■ Below the scutellum, the embryonal axis has the radical (embryonic root) and root cap, enclosed in an undifferentiated sheath called the coleorrhiza.
   ■ The portion of the embryonal axis above the level of attachment of the scutellum is the epicotyl.
   ■ The epicotyl in monocots has a shoot apex and a few leaf primordia enclosed in a hollow foliar structure called the coleoptile.



  ○ Seed Formation:

   ■ Seeds are the final products of sexual reproduction in angiosperms, formed inside fruits.
   ■ A seed typically consists of seed coats, cotyledons, and an embryo axis.
   ■ Cotyledons are simple structures, often thick and swollen, storing food reserves.
   ■ Seeds can be non-albuminous (no residual endosperm) or albuminous (retain part of the endosperm).
   ■ Some seeds may also have a persistent nucellus known as perisperm.
   ■ Integuments of ovules harden to form tough seed coats with a small pore called the micropyle for oxygen and water entry during germination.
   ■ Seeds become relatively dry during maturation, with reduced water content (10-15% moisture).
   ■ The embryo may enter dormancy or germinate under suitable conditions.

 ○ Fruit Development:

   ■ Ovary of the flower develops into a fruit simultaneously with the transformation of ovules into seeds.
   ■ The wall of the ovary becomes the pericarp, the fruit wall.
   ■ Fruits can be fleshy (e.g., guava, mango) or dry (e.g., groundnut, mustard).
   ■ Fruits have mechanisms for seed dispersal to colonise new habitats.
   ■ In some species, thalamus (receptacle) contributes to fruit formation, known as false fruits (e.g., apple, strawberry).
   ■ Most fruits develop only from the ovary and are called true fruits.
   ■ Parthenocarpic fruits develop without fertilisation, often induced by growth hormones, and can be seedless (e.g., banana).


 ○ Advantages of Seeds:

   ■ Seeds offer advantages such as reliable reproduction independent of water.
   ■ They have adaptive strategies for dispersal and colonisation in new habitats.
   ■ Young seedlings are nourished by food reserves until capable of photosynthesis.
   ■ Hard seed coat protects the embryo, providing a survival advantage.
   ■ Seeds generate new genetic combinations, leading to variations and evolution.

 ○ Importance of Seeds:

   ■ Seeds are the basis of agriculture, providing food reserves and the ability to raise crops in the next season.
   ■ Dehydration and dormancy in mature seeds enable their storage for long periods.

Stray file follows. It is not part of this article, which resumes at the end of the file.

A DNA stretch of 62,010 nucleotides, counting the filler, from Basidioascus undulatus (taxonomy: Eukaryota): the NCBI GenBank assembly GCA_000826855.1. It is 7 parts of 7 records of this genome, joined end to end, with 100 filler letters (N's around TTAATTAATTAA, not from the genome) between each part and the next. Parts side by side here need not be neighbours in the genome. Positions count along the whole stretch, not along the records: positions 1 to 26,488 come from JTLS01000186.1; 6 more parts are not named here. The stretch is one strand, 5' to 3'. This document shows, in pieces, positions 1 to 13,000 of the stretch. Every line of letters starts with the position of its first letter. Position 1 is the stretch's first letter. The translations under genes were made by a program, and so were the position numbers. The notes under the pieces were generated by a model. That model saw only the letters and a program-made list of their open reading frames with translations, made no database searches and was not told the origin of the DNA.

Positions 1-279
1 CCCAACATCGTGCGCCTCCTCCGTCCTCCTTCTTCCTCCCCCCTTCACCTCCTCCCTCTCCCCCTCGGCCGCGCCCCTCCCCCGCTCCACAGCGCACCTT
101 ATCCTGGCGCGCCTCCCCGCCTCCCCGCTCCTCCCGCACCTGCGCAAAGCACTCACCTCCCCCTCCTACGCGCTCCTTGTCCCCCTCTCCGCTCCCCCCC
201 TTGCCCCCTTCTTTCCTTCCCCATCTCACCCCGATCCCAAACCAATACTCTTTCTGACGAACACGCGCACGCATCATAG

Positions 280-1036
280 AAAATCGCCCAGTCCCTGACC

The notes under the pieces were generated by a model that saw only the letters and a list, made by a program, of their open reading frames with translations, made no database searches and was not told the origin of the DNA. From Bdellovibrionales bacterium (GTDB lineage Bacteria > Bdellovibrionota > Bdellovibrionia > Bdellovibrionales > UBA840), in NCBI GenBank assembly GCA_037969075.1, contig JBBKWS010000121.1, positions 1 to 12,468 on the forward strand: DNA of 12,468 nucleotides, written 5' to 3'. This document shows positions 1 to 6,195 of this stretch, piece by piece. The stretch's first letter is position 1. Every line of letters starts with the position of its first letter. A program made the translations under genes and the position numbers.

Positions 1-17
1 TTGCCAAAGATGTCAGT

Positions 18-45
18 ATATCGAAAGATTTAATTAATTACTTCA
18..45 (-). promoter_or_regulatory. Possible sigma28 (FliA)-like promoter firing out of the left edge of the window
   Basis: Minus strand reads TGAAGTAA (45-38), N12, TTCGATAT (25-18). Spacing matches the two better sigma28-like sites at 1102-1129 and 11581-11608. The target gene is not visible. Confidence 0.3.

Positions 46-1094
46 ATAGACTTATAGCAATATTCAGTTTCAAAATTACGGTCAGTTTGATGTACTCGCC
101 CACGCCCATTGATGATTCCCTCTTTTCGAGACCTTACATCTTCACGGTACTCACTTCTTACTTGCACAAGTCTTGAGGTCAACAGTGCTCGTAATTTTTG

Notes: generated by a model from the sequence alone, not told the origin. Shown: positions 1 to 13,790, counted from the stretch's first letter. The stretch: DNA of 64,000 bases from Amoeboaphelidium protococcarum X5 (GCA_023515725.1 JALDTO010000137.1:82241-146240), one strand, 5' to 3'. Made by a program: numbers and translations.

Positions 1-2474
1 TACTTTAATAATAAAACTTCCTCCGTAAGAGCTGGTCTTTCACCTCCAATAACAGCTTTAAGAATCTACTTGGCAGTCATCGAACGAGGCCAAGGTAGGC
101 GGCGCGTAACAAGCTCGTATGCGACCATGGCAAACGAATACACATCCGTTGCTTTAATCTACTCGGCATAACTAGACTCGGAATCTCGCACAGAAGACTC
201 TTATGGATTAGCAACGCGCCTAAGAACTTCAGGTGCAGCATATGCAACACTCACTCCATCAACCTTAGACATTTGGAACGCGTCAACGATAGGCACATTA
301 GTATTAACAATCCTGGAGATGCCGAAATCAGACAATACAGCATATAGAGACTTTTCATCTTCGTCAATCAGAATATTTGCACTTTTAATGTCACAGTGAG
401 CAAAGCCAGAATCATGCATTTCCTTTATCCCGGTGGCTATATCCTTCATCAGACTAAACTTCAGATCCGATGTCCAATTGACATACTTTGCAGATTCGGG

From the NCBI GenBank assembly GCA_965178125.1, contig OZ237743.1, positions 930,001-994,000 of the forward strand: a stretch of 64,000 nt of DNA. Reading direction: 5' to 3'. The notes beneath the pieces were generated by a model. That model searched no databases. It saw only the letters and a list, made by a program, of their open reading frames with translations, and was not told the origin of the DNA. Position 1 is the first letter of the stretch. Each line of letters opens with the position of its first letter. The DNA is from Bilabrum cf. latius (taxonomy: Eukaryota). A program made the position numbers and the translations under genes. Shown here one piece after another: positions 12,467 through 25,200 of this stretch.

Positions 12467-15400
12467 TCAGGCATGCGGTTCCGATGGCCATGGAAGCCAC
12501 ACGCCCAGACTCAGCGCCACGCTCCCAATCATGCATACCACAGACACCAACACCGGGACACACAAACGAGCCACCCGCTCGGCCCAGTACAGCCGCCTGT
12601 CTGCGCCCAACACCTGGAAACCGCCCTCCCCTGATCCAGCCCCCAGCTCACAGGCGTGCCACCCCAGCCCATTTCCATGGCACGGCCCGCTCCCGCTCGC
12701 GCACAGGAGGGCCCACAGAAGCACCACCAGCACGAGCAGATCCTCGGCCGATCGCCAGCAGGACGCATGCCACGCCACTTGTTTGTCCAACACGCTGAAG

■ Seed viability can vary from months to hundreds of years.
   ■ Records exist of very old yet viable seeds, such as a lupine (10,000 years) and date palm (2,000 years).

Apomixis and polyembryony

 ● Apomixis:

  ○ Apomixis is a type of asexual reproduction in plants where seeds are produced without fertilisation.
  ○ It involves the formation of embryos directly from the cells of the ovule, bypassing the need for pollination and double fertilisation.
  ○ In apomixis, the embryo develops from the nucellus or other cells within the ovule, without the involvement of male gametes.
  ○ The resulting seeds are genetically identical clones of the mother plant, maintaining the exact genetic composition.
  ○ Apomixis is a significant reproductive strategy in certain plant species, such as dandelions and some grasses.
  ○ It allows for the production of offspring that are genetically uniform and retain the desirable traits of the parent plant.

 ● Polyembryony:

  ○ Polyembryony refers to the phenomenon where multiple embryos develop from a single fertilised egg or from multiple eggs within the same        ovule.
  ○ It results in the production of multiple embryos within a single seed.
  ○ Polyembryony can occur through various mechanisms, including cleavage of the zygote, formation of multiple embryos from different egg cells, or the development of adventitious embryos from cells other than the egg.
  ○ The embryos in polyembryonic seeds can be genetically identical or may exhibit some genetic variation.
  ○ Polyembryony is observed in many plant species, including citrus fruits, mangoes, and certain conifers.
  ○ It can enhance the chances of survival and dispersal of the species, as well as contribute to genetic diversity within a single seed.